- Gralow JR, Biermann S, Farooki Z, et al. NCCN Task Force Report: Bone Health in Cancer Care. JNCCN. 2009. 7(Suppl 3): 1-32.
- Rosenthal DI. Radiologic diagnosis of bone metastases. Cancer. 1997. 80(8 suppl): 1595-1607.
- Rybak LD and DI Rosenthal. Radiological imaging for the diagnosis of bone metastases. QJ Nucl Med. 2001. 45: 53-64.
- Bunting RW and B Shea. Bone Metastases and Rehabilitation. 2001. Cancer. 92 (4 Suppl): 1020-1028.
- Coleman R, Costa L, Saad F, et al. Consensus on the utility of bone markers in the malignant bone disease setting. Critical Reviews in Oncology/Hematology. 2011. 80: 411-432.
- Tharmalingam S, Chow E, Harris K et al. Quality of life measurement in bone metastases: A literature review. J Pain Res. 2008. 1:49-58.
- Von Moos R, Body JJ, Egerdie B, et al. Pain and analgesic use associated with skeletal-related events in patients with advanced cancer and bone metastases. 2016. Supportive Care in Cancer. 24(3): 1327-1337.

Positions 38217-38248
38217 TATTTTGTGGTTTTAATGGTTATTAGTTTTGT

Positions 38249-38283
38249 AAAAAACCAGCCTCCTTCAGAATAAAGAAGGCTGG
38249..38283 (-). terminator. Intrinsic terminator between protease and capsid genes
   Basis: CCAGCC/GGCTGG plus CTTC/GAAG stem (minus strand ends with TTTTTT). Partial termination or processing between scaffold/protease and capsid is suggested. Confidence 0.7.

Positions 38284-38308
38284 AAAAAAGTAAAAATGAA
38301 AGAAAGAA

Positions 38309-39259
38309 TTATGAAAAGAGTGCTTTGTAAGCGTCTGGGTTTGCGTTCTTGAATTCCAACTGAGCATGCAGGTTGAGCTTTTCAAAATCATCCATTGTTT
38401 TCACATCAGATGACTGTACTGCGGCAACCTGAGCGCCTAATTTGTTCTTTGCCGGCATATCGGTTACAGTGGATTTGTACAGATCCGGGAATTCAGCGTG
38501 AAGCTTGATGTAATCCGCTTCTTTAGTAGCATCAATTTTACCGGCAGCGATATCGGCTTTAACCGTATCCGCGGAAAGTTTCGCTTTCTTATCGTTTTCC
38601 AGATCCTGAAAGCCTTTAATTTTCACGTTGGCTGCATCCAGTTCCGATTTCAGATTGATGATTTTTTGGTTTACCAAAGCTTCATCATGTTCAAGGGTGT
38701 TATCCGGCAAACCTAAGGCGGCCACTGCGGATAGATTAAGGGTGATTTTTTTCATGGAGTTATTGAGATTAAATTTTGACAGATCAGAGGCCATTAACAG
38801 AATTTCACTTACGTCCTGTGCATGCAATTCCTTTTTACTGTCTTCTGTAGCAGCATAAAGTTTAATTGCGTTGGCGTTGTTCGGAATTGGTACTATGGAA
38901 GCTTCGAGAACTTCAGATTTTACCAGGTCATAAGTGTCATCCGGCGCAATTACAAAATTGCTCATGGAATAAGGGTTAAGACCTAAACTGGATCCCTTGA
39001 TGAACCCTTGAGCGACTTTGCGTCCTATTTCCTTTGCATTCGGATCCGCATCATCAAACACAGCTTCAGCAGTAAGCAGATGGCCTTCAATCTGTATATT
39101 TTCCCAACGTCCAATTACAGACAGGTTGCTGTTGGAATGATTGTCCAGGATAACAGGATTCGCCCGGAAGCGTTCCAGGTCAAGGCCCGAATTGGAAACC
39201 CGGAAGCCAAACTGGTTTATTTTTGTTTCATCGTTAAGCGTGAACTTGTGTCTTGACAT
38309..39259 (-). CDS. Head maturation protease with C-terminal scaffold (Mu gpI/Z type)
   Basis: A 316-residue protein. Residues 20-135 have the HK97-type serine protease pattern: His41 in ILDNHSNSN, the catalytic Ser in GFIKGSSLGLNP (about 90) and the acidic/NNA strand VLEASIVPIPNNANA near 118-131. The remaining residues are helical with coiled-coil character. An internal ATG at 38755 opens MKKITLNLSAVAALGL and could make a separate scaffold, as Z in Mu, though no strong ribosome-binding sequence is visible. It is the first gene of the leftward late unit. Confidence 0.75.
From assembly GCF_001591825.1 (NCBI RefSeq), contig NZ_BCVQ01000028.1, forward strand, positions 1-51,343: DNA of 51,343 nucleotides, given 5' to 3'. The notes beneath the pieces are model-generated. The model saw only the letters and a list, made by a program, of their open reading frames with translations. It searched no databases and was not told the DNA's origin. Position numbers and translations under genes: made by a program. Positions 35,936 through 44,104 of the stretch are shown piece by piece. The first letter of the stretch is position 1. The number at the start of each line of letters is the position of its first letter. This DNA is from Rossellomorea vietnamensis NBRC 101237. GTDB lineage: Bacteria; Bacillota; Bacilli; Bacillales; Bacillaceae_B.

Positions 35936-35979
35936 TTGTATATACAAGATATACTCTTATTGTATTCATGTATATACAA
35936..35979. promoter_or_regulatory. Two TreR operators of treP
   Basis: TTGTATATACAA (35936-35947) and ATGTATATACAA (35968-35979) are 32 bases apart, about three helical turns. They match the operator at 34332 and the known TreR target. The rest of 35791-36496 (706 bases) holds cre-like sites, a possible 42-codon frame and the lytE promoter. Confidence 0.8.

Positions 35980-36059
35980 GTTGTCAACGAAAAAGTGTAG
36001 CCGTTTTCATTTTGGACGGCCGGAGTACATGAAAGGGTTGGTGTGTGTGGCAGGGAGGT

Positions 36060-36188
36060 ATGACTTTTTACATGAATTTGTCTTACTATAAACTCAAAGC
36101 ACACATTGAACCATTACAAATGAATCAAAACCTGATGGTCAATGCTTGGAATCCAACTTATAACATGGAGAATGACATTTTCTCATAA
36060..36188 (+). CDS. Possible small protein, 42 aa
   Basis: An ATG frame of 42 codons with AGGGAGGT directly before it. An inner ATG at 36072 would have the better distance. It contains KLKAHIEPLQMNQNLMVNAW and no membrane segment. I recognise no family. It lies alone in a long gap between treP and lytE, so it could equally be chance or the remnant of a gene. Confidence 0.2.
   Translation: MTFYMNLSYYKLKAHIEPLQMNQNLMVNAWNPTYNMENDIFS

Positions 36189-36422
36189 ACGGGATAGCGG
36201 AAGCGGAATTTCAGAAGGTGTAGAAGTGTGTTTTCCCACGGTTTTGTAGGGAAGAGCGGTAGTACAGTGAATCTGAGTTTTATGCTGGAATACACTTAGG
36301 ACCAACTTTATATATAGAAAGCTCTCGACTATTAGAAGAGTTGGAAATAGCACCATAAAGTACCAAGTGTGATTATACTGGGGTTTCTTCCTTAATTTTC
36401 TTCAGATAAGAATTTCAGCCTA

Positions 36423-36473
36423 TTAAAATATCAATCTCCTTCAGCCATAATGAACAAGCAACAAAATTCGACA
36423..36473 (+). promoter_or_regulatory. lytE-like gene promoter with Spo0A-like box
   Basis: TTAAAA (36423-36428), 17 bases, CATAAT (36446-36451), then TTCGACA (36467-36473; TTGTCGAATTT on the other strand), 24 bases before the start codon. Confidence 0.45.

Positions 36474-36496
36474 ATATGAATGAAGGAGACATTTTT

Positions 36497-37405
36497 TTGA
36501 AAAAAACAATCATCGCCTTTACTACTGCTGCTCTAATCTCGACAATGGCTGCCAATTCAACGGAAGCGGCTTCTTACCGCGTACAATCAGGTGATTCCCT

- Peterson JR, Decilveo AP, O’Connor IT et al. What Are the Functional Results and Complications With Long Stem Hemiarthroplasty in Patients With Metastases to the Proximal Femur? Clinical Orthopaedics and Related Research. 2017. 475(3): 745-756.
- Jawad MU and SP Scully. Classifications in Brief: Mirels’ Classification: Metastatic Disease in Long Bones and Impending Pathologic Fracture. Clin Orthop Relat Res. 2010. 468: 2825-2827.
- Fourney DR, Frangou EM, Ryken TC et al. Spinal Instability Neoplastic Score: Analysis of Reliability and Validity From the Spine Oncology Study Group. Journal of Clinical Oncology. 2011. 29(22): 3072-3077.
- Mantyh P. Bone cancer pain: Causes, consequences, and therapeutic opportunities. Pain. 2013. 154: S54-S62.
- Wood TJ, Racano A, Yeung H, et al. Surgical Management of Bone Metastases: Quality of Evidence and Systematic Review. Ann Surg Oncol. 2014. 21: 4081-4089.
- Bunting R, Lamont-Havers W, Schweon D and A Kliman. Pathologic fracture risk in rehabilitation of patients with bony metastases. Clin Orthop Relat Res. 1985. 192: 222-227.
- Rief H, Welzel T, Omlor G, et al. Pain response of resistance training of the paravertebral musculature under radiotherapy in patients with spinal bone metastases – a randomized trial. BMC Cancer. 2014. 14: 485.
- Cormie P, Galvao DA, Spry N, et al. Functional benefits are sustained after a program of supervised resistance exercise in cancer patients with bone metastases: longitudinal results of a pilot study. Support Care Cancer. 2014. 22: 1537-1548.
Original Version of the Topic
Christian M. Custudio, MD, Jessica Au, MD, Jesuel Padro-Guzman M.D. Rehabilitation interventions for metastatic bone tumors. 09/20/2013.
Jesuel Padro-Guzman, MD